Ever increasing competition in the manufacturing industry is leading to mounting pressure to reduce supply chain costs. Companies are responding by pursuing trends such as outsourcing, off-shoring and lean manufacturing in order to retain market position or perhaps gain competitive advantage. Unfortunately, such cost-cutting measures are sometimes adopted at the expense of managing risk within the supply chain. As the world becomes a more unstable place, with the threat of mega disaster an increasing reality, industry needs to seriously consider the risk mitigation measures available to them and ensure that they accurately reflect the level of risk exposure.
Current popular industry trends bear a direct correlation to the rise in the level of risk in the supply chain. As off-shoring and globalisation of manufacturing operations continue to grow, supply chains are geographically more diverse and therefore exposed to various types of man-made and natural disasters. Similarly, for lean manufacturers, who focus on low inventory levels, one disaster can bring business to a halt. As a result, 82 per cent of companies are concerned about supply chain resiliency, according to a Global Supply Chain Benchmark Report by the Aberdeen Group. However, despite the concern, only 11 per cent are actively managing this risk.
The increase in the level of risks faced by the enterprise demands that supply chain executives systematically address extreme risks such as hurricanes, epidemics, earthquakes or port closing, as well as operational risks, such as forecast errors, sourcing problems, transportation breakdowns and recall issues. Unfortunately, there is very little that can be done after a disaster has occurred. Companies therefore need to devote more attention to planning their supply chain so it can better respond to mega disaster as well as operational problems. Developing flexibility, investing in redundancy and structuring the organisation so it can sense a supply chain problem and respond effectively are key measures if risk is to be successfully mitigated.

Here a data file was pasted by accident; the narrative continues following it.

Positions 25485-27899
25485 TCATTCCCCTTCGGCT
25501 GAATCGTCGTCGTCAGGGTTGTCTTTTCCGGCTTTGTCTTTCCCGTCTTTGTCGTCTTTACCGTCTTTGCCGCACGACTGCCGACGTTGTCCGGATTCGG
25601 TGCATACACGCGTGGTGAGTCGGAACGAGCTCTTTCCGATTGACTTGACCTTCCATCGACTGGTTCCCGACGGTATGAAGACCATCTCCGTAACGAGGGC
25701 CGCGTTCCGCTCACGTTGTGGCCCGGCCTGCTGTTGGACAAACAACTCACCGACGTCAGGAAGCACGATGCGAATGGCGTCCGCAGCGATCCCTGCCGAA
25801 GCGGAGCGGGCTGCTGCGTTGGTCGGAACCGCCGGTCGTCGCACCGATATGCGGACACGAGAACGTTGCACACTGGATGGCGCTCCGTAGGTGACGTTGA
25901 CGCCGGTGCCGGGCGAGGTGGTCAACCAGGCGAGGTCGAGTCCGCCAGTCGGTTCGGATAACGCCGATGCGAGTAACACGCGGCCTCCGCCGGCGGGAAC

There are four main methods that companies should consider to effectively manage risk in the supply chain, in particular the risks associated with mega disasters:
Sense and Respond: Speed in sensing and responding can help companies overcome unexpected supply problems. The ability to process the information quickly and devise a plan to replace a supplier or deal with a production problem can be a survival issue. The inability to respond to changes in the supply chain can force a company to exit a specific market.
Adaptability and Flexibility: This is, no doubt, the most difficult risk management method to implement effectively. It requires all supply chain elements to share the same culture, work towards the same objectives and benefit from financial gains. Indeed, it creates a community of supply chain partners that morph and re-organise to better react to sudden crisis.
Redundancy: A key challenge in risk management is to design the supply chain so that it can effectively respond to unforeseen events, without significantly increasing costs. This can be done through careful analysis of supply chain cost trade-offs so that the appropriate level of redundancy is built into the supply chain.
Global Optimisation: Traditionally, companies used to focus on one piece of the puzzle at a time. Each facility tried to optimise its own decisions with very little regard for the impact of its decisions on other parties in the supply chain. The result is a supply chain with high inventory levels, low inventory turns, low service and high expediting costs. Recently, supply chain executives have however started to focus on optimising decisions across the entire supply chain. The ability to model the end-to-end supply chain provides a platform to identify important drivers of cost and service problems and thereby focus on those needed to improve supply chain efficiency.
Ultimately, whether a company uses one or all four of these methods depends on the type of supply chain and the risks it is exposed to. However, companies must increasingly develop these capabilities if they are going to be successful in an environment which presents constant change and risk to the supply chain. Continuously modeling and revaluating the supply chain network capabilities to respond to changes and disruptions will be the mark of success in today”s competitive market.
David Simchi-Levi is a professor at MIT and is co-founder of LogicTools, a division of ILOG